North Head Sanctuary Foundation
is working with Government agencies
towards the establishment of
Car-rang-gel Sanctuary
on North Head
at the gateway of Sydney Harbour
- a flagship for Australia's
environmental resolve
and a celebration of
our natural and cultural heritage.
Car-rang-gel Sanctuary on North Head, Sydney
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Eastern Suburbs Banksia Scrub

Click here to see photos and information about individual plants that are found in this ecological community.


ESBS
Eastern Suburbs Banksia Scrub
What is Eastern Suburbs Banksia Scrub?

ESBS is a dry heathland scrub community that occurs on patches of nutrient-poor, ancient windblown (aeolian) dune sand. Known as a Wallum Sand Heath, it may contain small patches of woodland or low forest in wetter areas.

A rich variety of shrubs and other plants occur in ESBS. The species present vary widely, depending on the soil, topography, time since disturbance and local weather.

While few, if any, of the individual plant species characteristic of ESBS are rare or endangered, the whole plant community is found only between the Hawkesbury River and Royal National Park.

Estimated to have occupied between 5355ha and 9643ha prior to European settlement, ESBS now remains on as little as
1-8% of its original area.

As a consequence, ESBS is now recognised as a Critically Endangered Ecological Community, likely to disappear within the next 50 years if it is not managed to reverse the threats to it. Those threats include clearing and fragmentation, invasion by weeds and escaped garden plants, grazing by rabbits, altered fire regimes, trampling and other impacts of human access, loss of native species and climate change.

North Head is home to one of the largest remaining areas of ESBS. Other patches of this ecological community are found in Sydney's Eastern Suburb areas near Maroubra and a few patches are located further south in Royal National Park.

The ESBS at North Head is home to animal species, including the Endangered Long-nosed Bandicoot population, several bat species, frog species and the Eastern Pygmy-possum reintroduced by Australian Wildlife Conservancy.

Map ESBS
Map of North Head showing the area of ESBS.

The majority of this diminishing ecological community is found on the Sydney Harbour Federation Trust land, with smaller patches occurring on the surrounding Sydney Harbour National Park.

Bushfire
Bushfire

After a burn
After a burn
Fire and its role in managing Eastern Suburbs Banksia Scrub

Like many of Australia’s plant species and ecological communities, ESBS has evolved with fire. If fires are too frequent some species do not have time to set seed and grow past seedling stage. If left without fire for too long, a small number of species (especially Coast Tea-tree) dominate, crowding out other species and reducing the rich diversity of the community.

The preferred interval between fires in ESBS is 10-15 years, with some patches left unburnt for up to 30 years, in a mosaic pattern.

While fire is an important part of ESBS conservation, our studies at North Head highlight the importance of excluding rabbits during the post-fire period.

The amount of rainfall in the months following a burn also determines the speed at which the ecological community can regenerate.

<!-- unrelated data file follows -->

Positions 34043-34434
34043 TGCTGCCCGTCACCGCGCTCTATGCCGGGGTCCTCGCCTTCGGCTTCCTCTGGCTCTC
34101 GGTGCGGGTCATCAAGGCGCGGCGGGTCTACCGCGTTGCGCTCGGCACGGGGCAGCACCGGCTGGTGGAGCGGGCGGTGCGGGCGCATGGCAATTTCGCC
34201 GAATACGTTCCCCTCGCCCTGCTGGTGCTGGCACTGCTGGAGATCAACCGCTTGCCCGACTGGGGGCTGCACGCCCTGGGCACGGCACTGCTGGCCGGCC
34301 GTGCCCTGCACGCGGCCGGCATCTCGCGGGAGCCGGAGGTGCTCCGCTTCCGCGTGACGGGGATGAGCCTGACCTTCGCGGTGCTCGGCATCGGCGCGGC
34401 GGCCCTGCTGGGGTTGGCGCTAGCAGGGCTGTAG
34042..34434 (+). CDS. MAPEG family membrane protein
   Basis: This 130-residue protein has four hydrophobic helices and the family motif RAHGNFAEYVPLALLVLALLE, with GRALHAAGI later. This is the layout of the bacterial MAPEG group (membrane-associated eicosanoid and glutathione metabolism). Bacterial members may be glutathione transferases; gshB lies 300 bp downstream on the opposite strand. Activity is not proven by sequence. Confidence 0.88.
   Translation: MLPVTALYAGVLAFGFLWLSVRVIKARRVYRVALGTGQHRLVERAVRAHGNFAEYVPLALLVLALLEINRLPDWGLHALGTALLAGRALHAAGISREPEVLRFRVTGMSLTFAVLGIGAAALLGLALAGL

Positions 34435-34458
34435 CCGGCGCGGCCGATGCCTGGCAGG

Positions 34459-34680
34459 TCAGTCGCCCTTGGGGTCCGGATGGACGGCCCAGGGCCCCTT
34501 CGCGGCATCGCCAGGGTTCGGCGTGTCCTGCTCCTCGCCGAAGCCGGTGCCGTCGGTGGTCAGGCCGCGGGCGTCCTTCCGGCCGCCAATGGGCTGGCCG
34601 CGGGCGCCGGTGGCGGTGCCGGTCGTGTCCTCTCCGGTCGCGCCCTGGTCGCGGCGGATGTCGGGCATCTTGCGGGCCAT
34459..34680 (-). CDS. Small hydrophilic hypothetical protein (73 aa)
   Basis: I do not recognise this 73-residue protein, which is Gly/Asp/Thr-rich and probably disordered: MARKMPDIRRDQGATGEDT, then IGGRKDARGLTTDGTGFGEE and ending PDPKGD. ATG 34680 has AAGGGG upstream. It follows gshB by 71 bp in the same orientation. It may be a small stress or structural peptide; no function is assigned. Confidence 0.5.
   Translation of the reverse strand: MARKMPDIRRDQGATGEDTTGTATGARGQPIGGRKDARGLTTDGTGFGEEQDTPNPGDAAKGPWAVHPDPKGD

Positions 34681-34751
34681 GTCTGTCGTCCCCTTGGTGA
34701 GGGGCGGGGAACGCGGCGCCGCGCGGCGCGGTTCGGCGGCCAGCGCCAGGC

Xanthorrhoea after fire
Xanthorrhoea after fire

Recovery after fire
Recovery after fire

Xanthorrhoea

ESBS

ESBS

ESBS

Typical patches of Eastern Suburbs Banksia Scrub on North Head

More information about ESBS

The ‘Eastern Suburbs Banksia Scrub of the Sydney Region’ ecological community was nominated for uplisting from nationally Endangered to Critically Endangered status in 2018 and was prioritised for assessment in 2019. The ecological community has been listed as Endangered under national environment law, the Environment Protection and Biodiversity Conservation Act 1999 (EPBC Act), since 2000. Information on the currently listed ecological community can be found at:
Eastern Suburbs Banksia Scrub of the Sydney Region.

Please note that the ecological community named ‘Eastern Suburbs Banksia Scrub of the Sydney Basin Bioregion’ is also listed under New South Wales legislation, the Biodiversity Conservation Act 2016, as Critically Endangered.
The Threatened Species Scientific Committee’s assessment and advice to the Australian Government Minister for the Environment is due by 31 October 2021.

Department of Agriculture, Water & Environment (2021)


Eastern Suburbs Banksia Scrub in the Sydney region

Description, Distribution, Habitat and Ecology

Best Practice Guidelines

Protecting and Restoring Eastern Suburbs Banksia Scrub

NSW Office of Environment and Heritage (2018)                                                       

 

North Head Sanctuary Foundation Native Plant Nursery
Nursery

NHSF's native plant nursery was established in 2009 to assist in conserving the plants indigenous to North Head, and especially the species that together make up ESBS.

Working under an approved licence to collect seed, our Nursery volunteers work regularly to collect, propagate, and maintain indigenous plants at planned locations across the Sydney Harbour Federation Trust's North Head site.

While it is difficult to fully restore the complex mix of species that together form ESBS, the restoration of sites changed by past uses makes a significant contribution to the conservation of this Critically Endangered ecological community.

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North Head Sanctuary Foundation, P.O.Box 896, Balgowlah, NSW 2093

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This page was coded for the North Head Sanctuary Foundation by Judith Bennett.
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